The top floor has, among other attractions, a food court in the central atrium, the stained glass skylight of which depicts Moscow themed paintings of the famous Russian cubist Lentulov’s paintings, setting the mood for the panoramic view of the city from the terrace. Stepping out on the terrace, one finds spotlessly clean glass walls for a delightful view of the Kremlin and surrounding areas. A telescope has been installed here for the viewing pleasure of visitors.
The icing on the cake was the Childhood Museum located right next to the exit from the terrace. Displaying over 1000 exponents from a Russian childhood, ranging from books to wooden horses, from mechanized mini football boards to wooden construction sets, from life-like miniature aluminium kitchen sets to carpenter sets that include a small saw, it was all there. These were the early building blocks of the Russian character. Since most were from Soviet times, all around me were middle aged Russians squealing with delight saying, “I had one exactly like this”. Some were explaining to surprised children or grandchildren how a certain toy worked. In a way it saddened me to think how much we in India depend on western toys.
My earliest toy that I can remember, alas, was a beautiful large ‘imported’ doll that shed tears and a light as feather bronze kitchen set brought to me from “overseas.” Soviet Russia’s iron curtain perhaps helped them to preserve their material culture better. Not to say that I didn’t have any Indian toys, yet I am doubtful if I could count a thousand toys of Indian origin.
Much to my delight, some toys that I saw were common to Indian and Russian children. Apart from the usual construction sets and kitchen sets and wooden ponies, that I believe every child has irrespective of his geographical location, there was a large Russian wooden ‘top’ or ‘lattu’ as we call it. It brought back childhood memories and set me smiling. Setting the ‘lattu’ spinning was an art that took some practice and I remember being rather proud of acquiring the skill.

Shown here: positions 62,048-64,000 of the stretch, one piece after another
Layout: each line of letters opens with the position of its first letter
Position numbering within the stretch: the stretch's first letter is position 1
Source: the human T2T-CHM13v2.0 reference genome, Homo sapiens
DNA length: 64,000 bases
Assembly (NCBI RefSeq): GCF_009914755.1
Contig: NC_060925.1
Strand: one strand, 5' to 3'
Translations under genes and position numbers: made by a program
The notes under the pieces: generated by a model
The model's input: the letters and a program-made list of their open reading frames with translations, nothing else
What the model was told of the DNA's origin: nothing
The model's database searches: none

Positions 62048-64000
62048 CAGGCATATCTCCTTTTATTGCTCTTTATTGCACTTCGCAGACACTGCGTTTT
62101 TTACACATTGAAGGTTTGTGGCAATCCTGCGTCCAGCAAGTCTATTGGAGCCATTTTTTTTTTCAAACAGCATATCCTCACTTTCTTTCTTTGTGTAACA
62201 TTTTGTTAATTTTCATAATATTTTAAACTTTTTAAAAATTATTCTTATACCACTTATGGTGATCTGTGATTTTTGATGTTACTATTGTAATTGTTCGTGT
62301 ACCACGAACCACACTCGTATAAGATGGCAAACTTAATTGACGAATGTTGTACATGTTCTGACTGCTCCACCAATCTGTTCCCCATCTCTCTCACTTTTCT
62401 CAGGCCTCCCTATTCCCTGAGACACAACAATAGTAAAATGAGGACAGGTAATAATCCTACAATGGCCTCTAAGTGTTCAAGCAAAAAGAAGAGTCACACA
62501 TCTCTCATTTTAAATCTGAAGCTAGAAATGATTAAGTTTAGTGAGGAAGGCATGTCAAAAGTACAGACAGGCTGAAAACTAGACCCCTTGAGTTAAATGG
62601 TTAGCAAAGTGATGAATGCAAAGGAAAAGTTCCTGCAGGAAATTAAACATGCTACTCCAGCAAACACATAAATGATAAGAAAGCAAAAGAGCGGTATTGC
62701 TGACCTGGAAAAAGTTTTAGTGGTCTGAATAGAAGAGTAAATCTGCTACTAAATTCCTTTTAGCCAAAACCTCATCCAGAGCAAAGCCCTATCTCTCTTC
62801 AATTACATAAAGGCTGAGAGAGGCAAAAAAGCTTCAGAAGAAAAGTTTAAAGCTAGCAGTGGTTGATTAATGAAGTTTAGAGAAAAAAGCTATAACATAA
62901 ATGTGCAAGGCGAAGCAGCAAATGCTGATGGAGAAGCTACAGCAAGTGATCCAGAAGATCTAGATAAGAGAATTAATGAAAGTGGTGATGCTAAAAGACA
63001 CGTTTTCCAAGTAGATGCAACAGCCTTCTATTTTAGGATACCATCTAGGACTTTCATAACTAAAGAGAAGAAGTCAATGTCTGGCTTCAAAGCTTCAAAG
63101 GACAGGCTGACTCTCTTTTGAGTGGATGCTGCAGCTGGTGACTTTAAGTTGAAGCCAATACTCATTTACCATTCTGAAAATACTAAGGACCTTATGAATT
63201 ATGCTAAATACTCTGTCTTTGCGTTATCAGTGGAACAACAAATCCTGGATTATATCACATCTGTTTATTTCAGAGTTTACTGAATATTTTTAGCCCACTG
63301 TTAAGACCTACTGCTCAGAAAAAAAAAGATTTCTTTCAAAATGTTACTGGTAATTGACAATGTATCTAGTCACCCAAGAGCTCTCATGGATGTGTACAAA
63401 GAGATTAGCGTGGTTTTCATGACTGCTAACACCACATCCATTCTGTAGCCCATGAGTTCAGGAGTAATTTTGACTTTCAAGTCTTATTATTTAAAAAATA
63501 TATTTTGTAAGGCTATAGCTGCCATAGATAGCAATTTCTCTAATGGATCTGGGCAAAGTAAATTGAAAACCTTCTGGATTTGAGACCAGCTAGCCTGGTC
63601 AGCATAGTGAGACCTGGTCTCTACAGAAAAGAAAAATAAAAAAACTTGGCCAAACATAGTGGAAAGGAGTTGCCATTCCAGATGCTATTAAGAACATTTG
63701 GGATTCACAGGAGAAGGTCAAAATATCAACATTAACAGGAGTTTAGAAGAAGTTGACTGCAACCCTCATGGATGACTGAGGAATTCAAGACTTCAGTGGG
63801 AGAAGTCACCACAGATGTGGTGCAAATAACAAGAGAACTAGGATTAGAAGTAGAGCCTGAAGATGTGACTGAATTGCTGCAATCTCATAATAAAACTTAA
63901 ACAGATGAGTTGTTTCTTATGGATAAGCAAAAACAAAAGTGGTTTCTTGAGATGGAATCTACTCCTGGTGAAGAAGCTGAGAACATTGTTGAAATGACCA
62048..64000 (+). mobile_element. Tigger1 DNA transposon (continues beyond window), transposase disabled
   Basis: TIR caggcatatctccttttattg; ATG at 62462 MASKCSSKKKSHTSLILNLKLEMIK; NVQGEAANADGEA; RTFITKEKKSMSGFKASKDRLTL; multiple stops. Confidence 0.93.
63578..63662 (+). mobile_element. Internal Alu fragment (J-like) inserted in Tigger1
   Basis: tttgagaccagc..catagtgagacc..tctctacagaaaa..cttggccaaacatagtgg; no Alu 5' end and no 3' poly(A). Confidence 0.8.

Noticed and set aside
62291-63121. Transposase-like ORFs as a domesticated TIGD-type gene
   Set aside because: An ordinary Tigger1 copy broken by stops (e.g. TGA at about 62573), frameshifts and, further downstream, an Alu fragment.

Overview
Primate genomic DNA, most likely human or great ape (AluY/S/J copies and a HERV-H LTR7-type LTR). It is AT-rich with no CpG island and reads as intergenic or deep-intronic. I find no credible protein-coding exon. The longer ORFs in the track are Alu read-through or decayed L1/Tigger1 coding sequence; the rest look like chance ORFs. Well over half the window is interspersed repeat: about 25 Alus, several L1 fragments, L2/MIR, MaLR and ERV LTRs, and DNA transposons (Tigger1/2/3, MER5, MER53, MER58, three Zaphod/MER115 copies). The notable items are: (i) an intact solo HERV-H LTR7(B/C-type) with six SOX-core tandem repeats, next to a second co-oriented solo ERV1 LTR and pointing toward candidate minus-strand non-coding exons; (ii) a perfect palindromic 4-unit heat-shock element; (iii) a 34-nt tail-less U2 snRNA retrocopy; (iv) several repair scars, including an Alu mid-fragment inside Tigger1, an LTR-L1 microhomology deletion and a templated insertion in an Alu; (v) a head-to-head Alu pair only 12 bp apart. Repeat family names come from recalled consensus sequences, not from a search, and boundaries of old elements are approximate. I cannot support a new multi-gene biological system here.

I didn’t see any analogues to the Indian ‘gilli danda’ or ‘kanche’ (glass marbles). The closest to our ‘kanche’ was a set of toffee wrappers, folded to form little cards. These cards were made to jump by striking them against the edge of a table and if the opponent’s card landed on yours, then they got to keep your card. Another toy that tugged at my heartstrings was the little red Russian doll with the large round tummy which cannot be made to lie down. That’s a Soviet toy I had as a toddler. In Russian, it’s called the “nevalyashka”, “girl that does not lie down”, with “ne” meaning not and “valyat” meaning to lie down. I remember trying to put my doll to bed in vain and then deciding that the doll takes after me and does not want to sleep!
The cultural ties that India then shared with Russia were to the extent that every Indian child of the eighties has probably played with Russian toys.
Our evening came to a spectacular close just as we were leaving the little museum, the lights went off and we were informed by the guard that it was movie time. We decided to watch the ten minute documentary film that outlined the history of ‘Detski Mir’and made ourselves comfortable on the beautiful large pouffes in the centre of the hall. The documentary was made even more interesting by supplementing it with a light show. Right beneath the screen stood a large plaster model of the toy store’s building. The building was illuminated to depict various stages of its construction and passage through the years. It was done with such finesse that I watched in open-mouthed wonder. It made me think how much thought goes into every little detail and how much Russia had to offer to the common man. Needless to say I returned from ‘Detski Mir’ a child myself, and will regurgitate the experience for a long time to come until it finally sinks in.
I must sign off now and begin my work day. There is plenty vying for my attention, which I must get done today and then in the evening a trip to the ‘magazin’, the russian word for shop. I plan to buy eggs today.
Soon it will be Easter here in Orthodox Russia and just as we do every year, this year too my friends and I plan to colour Easter eggs.
More in the next,
With love from Moscow,